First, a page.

TRAVERSE CITY, Mich. (AP) — "We've got him."

Capt. Steve Ball knew his firefighters at the Traverse City Fire Department would save their man — even if the team was only rescuing a vinyl dummy on Dec. 4. It's better to be safe than sorry, he said. At least they're prepared.

Dozens of emergency personnel from three local fire departments descended into the brick-lined passageways that stretch beneath Grand Traverse Commons for an annual training exercise.

The desolate underground passageways are remnants of a bygone era at the former Traverse City State Hospital. Chief Jim Tuller told the Traverse City Record Eagle that the tunnels stretch hundreds of feet and once allowed patients to travel between each building on the campus.

The underground network — barred from public access unless on a guided tour — still connect an array of utility lines. But for one night they set the stage for a drill that could someday help save the lives of Grand Traverse County residents.

"We never know what we're going to get called to, so we have to be ready for everything," Tuller said. "If it doesn't involve bad guys with bullets, we're there and that could mean we're going anywhere."

Tuller stood outside the entrance and mostly allowed his younger firefighters to handle the action. The scenario: A man is stranded deep inside the caverns. The air is toxic and they need to move quickly; the victim is trapped beneath a beam.

"We've not had any actual confined space calls," Tuller said. "If you don't have to use it, that's great. It's a great insurance policy. . But a lot of this training overlaps into other areas like natural disasters. It's not just about manholes and tunnels."

The Bay Area Technical Rescue team — comprised of firefighters with the Tuller's crew and the Traverse City Metro and Elmwood Township fire departments — pool their resources for some of the region's more severe operations.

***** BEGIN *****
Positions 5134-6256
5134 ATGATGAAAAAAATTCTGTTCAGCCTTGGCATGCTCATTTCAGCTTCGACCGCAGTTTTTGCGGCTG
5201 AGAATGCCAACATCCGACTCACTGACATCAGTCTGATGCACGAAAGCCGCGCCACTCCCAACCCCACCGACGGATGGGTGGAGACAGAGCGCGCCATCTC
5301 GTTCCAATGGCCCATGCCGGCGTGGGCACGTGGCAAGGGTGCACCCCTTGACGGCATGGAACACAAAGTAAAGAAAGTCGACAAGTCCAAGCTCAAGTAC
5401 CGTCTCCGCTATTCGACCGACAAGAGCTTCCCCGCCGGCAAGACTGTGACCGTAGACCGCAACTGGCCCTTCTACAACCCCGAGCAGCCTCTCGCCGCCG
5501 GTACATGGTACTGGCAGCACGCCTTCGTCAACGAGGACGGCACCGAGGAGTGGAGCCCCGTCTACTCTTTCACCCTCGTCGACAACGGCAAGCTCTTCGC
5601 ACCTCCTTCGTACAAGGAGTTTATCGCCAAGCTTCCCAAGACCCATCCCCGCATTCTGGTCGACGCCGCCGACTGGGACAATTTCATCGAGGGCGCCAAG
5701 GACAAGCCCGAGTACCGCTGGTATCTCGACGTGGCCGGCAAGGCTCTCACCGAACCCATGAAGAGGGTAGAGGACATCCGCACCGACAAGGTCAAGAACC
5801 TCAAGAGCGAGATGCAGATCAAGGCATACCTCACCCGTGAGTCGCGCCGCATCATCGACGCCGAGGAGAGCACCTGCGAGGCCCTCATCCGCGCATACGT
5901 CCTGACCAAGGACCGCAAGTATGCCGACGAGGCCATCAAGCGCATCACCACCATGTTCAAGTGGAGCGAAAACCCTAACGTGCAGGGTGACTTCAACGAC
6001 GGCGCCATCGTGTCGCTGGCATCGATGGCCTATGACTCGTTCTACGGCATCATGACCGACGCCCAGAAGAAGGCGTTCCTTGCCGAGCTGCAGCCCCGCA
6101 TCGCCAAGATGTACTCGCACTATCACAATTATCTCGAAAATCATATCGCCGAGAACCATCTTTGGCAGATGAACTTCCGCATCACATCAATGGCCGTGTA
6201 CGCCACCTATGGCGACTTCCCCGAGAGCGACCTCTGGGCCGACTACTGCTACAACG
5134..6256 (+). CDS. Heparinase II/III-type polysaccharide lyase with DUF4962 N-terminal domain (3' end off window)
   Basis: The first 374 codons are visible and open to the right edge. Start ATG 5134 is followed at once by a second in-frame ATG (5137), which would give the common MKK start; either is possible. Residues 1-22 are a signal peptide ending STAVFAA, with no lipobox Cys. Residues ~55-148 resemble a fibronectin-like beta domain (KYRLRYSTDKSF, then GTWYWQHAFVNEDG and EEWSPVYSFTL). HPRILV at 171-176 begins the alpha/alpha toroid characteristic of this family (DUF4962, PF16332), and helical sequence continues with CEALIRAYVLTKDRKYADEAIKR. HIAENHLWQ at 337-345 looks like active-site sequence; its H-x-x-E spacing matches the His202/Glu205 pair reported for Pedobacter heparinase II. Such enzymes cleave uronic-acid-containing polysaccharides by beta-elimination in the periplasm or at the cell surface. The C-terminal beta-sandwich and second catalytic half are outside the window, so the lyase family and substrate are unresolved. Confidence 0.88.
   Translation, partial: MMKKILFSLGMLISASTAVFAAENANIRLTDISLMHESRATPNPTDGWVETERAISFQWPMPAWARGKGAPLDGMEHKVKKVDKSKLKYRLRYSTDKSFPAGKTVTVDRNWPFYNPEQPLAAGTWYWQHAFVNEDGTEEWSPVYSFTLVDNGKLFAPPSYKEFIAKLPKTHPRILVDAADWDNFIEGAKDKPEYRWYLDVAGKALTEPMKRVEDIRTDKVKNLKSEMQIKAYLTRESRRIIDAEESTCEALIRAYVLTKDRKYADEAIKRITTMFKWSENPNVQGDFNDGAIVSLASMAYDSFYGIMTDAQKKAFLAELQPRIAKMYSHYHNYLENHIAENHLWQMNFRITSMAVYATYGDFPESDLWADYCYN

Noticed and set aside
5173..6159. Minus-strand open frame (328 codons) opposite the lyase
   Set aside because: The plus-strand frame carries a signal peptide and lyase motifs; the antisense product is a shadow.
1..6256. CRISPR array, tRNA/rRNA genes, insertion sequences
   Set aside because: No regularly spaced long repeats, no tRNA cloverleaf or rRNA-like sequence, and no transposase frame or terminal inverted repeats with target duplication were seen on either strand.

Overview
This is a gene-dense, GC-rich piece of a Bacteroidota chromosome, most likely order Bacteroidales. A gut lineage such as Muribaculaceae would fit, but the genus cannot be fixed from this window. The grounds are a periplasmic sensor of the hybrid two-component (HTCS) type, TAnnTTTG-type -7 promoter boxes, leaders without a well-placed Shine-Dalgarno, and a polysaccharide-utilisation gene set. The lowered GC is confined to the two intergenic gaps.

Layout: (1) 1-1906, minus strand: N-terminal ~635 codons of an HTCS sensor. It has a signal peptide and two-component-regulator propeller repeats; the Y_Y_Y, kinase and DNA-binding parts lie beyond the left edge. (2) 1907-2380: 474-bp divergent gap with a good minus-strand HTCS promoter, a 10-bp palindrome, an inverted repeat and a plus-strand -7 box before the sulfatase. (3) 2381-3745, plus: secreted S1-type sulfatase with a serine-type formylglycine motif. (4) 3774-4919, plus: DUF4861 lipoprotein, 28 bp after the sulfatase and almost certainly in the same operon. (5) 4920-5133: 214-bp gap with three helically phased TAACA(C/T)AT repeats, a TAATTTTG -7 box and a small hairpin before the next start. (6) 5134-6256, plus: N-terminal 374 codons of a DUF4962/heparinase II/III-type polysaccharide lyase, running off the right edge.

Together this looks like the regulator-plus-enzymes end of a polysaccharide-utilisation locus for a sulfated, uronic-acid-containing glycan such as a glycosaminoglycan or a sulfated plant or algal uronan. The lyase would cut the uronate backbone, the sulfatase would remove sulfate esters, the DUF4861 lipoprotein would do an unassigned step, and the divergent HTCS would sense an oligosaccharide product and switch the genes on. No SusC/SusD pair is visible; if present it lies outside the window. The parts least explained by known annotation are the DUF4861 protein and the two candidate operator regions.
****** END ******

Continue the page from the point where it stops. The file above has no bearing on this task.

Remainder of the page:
An annual training cycle on confined spaces, trench rescues and rope extrications each take about four months preparation before practice scenarios are conducted, but Metro Fire Assistant Chief Steve Apostal said they teach invaluable lessons.

Training last September at the Cherry Capital Airport, for example, allowed emergency personnel to realize potentially fatal faults in their communication lines. The issues were sorted out before they ever ran into a realistic problem, he said.

"It's always good to get together and work with others we don't normally work with on a day-to-day basis," Apostal said. "When something does fall apart or something bad happens, we know each other and we know how to communicate."

Crews used air bags to lift their "victim" from under the fallen beam. They fastened a steel beam to a pulley system and gently guided the vinyl mannequin from the tunnels to prepare for his next crisis situation.

Tuller said the dummy likely will be stuck in a trench by April.

"We're always looking for unfamiliar territory," Tuller said. "It keeps us on our toes."

The Village at Grand Traverse Commons offers 90-minute and two-hour guided walking tours of the former Traverse City State Hospital Grounds. The tour ends with a walk through the steam tunnel system.

___

Information from: Traverse City Record-Eagle, http://www.record-eagle.com